Double Dave’s – awesome pepperoni rolls

25 01 2008

I was fairly poor when I was in college. I purchased a food plan to eat at the campus cafeteria, but they were closed on Sundays, leaving me to fend for myself. My most common dinner? Top Ramen, Little Caesar’s breadsticks, and a Coke, for a grand total of about $1.60. Every now and then I would splurge and go to Double Dave’s. There were two things they were well-known for: the huge selection of bottled and canned beer (around 150 selections from around the world), and the pepperoni rolls. My roommate, my girlfriend (now wife), and I would buy the pizza buffet and get outright stuffed with pepperoni rolls. Once full, we’d wrap a few extra in napkins and stuff them in our coat pockets for a late night study snack (and hope that the grease wouldn’t soak through).

There are a few DD’s around Texas now, with three of the restaurants here in San Antonio. When I found out that they opened up locations here, I was pretty excited to go. Although the format was a little different, the rolls were just as satisfying and the reminiscing was pleasant. A while back, the location I go to on NW Military at West Ave. served a number of beer selections on tap and several more in bottle or can form. On a recent visit, all of the taps were gone and the rest of the selections were slim. Never mind, though. I was here for the rolls.

If you go, opt for the buffet to get a more rounded selection. Its a little expensive (about $7.50 for an adult) but the quality of the food overall is certainly better than other pizza buffet restaurants. The pizza dough has a hint of sweetness and is a little more flaky than what you would normally expect in a pizza. Overall, the pizza is good, although not my favorite. The pepperoni rolls, however, are fantastic. The dough used has a different texture than the pizza dough. They look like straight croissants, for lack of a better explanation, and are filled with cheese and pepperoni. Look for the thinner rolls, however, since you will be able to taste the filling a little better than a fat dough roll. The dough has a paper-thin crispy crust and the rest of the roll is soft and slightly chewy. I like to dip mine in pizza sauce and my wife prefers a mix of sauce and ranch dressing. If you are interested strictly in the rolls you can order a 1/2 dozen or a dozen at a cost of about a buck a piece. Five or six fills me up pretty good.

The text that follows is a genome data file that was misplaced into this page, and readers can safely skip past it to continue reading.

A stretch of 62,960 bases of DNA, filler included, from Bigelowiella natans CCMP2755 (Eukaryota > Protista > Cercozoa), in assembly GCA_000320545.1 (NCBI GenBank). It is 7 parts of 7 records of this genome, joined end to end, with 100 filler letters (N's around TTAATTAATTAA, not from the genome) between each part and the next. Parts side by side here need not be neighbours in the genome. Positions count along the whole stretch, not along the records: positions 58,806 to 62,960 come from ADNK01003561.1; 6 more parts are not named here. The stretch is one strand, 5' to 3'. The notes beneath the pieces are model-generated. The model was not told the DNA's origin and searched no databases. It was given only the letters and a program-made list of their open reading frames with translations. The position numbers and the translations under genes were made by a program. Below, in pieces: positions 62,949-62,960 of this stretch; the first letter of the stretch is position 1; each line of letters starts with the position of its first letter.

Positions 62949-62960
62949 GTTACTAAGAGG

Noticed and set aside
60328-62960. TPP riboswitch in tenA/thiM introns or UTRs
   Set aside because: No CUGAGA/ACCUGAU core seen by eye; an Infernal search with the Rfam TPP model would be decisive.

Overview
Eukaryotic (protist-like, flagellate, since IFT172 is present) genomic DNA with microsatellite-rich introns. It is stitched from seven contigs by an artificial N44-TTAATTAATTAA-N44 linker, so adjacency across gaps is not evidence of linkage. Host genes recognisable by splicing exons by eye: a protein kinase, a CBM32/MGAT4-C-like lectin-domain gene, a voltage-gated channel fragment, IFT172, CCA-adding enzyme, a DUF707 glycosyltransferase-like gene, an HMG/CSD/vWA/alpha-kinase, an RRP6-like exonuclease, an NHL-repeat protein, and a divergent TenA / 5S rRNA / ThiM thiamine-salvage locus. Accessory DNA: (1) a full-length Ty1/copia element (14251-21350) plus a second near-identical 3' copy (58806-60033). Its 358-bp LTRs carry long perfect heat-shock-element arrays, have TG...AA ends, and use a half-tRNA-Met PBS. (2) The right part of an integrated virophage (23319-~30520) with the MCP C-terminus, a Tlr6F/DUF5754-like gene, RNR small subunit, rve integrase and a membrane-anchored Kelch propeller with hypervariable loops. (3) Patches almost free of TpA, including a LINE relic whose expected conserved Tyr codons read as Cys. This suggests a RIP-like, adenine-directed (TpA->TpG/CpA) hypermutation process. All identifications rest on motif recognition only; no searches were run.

This location (I’m not sure about the others) has several TV’s set up playing sports and there is a game room upstairs. Like I mentioned before, this may not be the place to go for value. But expect the pizza to be good and the pepperoni rolls even better.

Kitchen design that works

22 01 2008

Anyone who holds the same disdain for today’s residential architecture and design will certainly have a conversation buddy with me. I recently read a post at one of my favorite blogs that lambasts kitchen design in today’s homes as unfunctional and unusable. The last two “Parade of Homes” I went to featured homes in the $1.5M-$3M range. Few of them had kitchens that made any sense. This seems ridiculous to me until it dawned on me that most of the people who live in these homes probably don’t cook for themselves.

I’ve been blessed to be able to design the home that I live in. My home is not a modified stock plan. It is a bona fide, from-the-top-of-my-head, unique design, all the way down to drawing the blueprints and overseeing construction. In this post, I’d like to show you my kitchen. It went through numerous designs, and we researched many products. My tastes are somewhat minimalist, but not to the extreme. I know that many people will dog on me for the cliché items like the stainless and granite. So be it. I hope you can steer clear of what your personal tastes are and just focus on the design. I’m proud of the design and the look we have achieved and it has served us well. So, here it is: